uring Catholic Schools Week, I was part of a small group of Shanley students to visit St. Ann’s School in Belcourt. While I was excited to go, I was also nervous. I was excited for the opportunity to be Christ’s hands in the community, but I also did not know what to expect—a feeling I am not particularly fond of. As I arrived at Shanley, I was overwhelmed by a feeling of excitement as we packed the vehicles with books and school supplies for the students and the school. We gathered in a circle where we said a prayer so as to begin the mission trip on the right foot. The bus ride was fun as we began to talk about the activities we had planned and our hopes. When we arrived, we were led to the youth center where we talked to the principal about the lives of the students and the cultural differences between the average Shanley student and the average St. Ann’s student. The next day began with Mass. It was a truly beautiful opportunity to experience the piety of the people there. After that, we missionaries gathered back at St. Ann’s to join the students for breakfast. We ate with them, talked to them and played Pokémon. After prayer and Monday announcements, we broke up into the groups. I spent my morning with the older students. We played a lot of “ice-breaker games,” and got to know the students on a more personal level. After the initial activities, there was a cultural exchange as some of the 20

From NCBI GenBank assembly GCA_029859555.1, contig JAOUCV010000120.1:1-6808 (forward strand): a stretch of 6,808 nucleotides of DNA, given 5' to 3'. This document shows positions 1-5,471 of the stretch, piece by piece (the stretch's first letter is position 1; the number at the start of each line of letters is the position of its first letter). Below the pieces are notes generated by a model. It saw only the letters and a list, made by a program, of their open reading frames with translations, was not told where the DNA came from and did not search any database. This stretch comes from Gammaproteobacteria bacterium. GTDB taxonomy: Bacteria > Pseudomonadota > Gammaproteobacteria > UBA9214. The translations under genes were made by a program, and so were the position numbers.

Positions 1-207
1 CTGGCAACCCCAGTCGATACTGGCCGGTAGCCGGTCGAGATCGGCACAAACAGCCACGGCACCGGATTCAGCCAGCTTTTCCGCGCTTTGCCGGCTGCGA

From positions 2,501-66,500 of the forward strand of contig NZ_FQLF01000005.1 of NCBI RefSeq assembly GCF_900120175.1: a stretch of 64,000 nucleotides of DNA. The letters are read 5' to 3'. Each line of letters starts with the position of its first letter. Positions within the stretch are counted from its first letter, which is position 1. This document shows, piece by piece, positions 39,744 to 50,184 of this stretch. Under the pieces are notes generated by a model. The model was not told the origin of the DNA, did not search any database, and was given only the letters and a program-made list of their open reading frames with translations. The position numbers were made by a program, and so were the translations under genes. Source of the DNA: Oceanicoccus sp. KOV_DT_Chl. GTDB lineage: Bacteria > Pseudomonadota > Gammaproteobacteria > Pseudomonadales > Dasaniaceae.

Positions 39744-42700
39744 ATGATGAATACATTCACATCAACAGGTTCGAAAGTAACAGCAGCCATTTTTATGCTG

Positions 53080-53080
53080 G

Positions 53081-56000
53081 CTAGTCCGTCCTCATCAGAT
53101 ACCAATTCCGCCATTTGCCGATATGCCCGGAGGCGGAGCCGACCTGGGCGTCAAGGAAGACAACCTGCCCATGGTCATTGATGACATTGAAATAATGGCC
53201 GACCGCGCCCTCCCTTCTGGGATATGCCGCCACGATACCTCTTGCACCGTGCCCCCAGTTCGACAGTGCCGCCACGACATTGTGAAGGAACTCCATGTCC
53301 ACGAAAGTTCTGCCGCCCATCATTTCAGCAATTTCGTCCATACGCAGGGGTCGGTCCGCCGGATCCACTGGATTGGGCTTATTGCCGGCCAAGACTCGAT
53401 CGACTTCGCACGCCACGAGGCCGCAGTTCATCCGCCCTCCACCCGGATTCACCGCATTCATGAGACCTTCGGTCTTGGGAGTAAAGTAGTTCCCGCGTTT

students at St. Ann’s performed traditional dances and we sang our school song and a few others. It was so fascinating to see this truly beautiful facet of their culture. The most incredible thing about the students at St. Ann’s is the intellectual curiosity that encompasses every facet of their lives. The students have a willingness to learn and grow that is alive and strong in a way most communities never witness. The students were being pushed to succeed, but they always wanted to know more and experience more. Despite poverty, these students had something we could aspire to – an awe-inspiring thirst for knowledge. The students also had a religious fervor uncommon to most societies in our post-modern world. The students knew about God and willingly participated in and led prayers. The most challenging aspect of the trip was definitely saying goodbye. These beautiful children were driven and inspiring. Most partings are sad, but it was particularly challenging to say goodbye to the new friends I made. The Sunday we left, the second reading was from 1 Corinthians, and those children understood in a deep way the true nature of what St. Paul meant when he described the nature of love. I feel blessed that I had the opportunity to encounter them in all of the activities we shared.